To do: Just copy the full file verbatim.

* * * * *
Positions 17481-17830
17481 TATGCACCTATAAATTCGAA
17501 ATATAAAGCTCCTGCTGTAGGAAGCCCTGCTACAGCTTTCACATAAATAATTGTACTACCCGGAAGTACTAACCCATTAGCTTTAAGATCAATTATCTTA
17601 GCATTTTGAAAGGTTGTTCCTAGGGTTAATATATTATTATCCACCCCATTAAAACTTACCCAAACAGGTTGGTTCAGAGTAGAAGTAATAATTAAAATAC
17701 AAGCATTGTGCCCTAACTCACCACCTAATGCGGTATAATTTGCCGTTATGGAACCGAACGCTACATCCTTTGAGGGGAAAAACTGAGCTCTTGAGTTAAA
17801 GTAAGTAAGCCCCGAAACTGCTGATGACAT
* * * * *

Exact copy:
Positions 17481-17830
17481 TATGCACCTATAAATTCGAA
17501 ATATAAAGCTCCTGCTGTAGGAAGCCCTGCTACAGCTTTCACATAAATAATTGTACTACCCGGAAGTACTAACCCATTAGCTTTAAGATCAATTATCTTA
17601 GCATTTTGAAAGGTTGTTCCTAGGGTTAATATATTATTATCCACCCCATTAAAACTTACCCAAACAGGTTGGTTCAGAGTAGAAGTAATAATTAAAATAC
17701 AAGCATTGTGCCCTAACTCACCACCTAATGCGGTATAATTTGCCGTTATGGAACCGAACGCTACATCCTTTGAGGGGAAAAACTGAGCTCTTGAGTTAAA
17801 GTAAGTAAGCCCCGAAACTGCTGATGACAT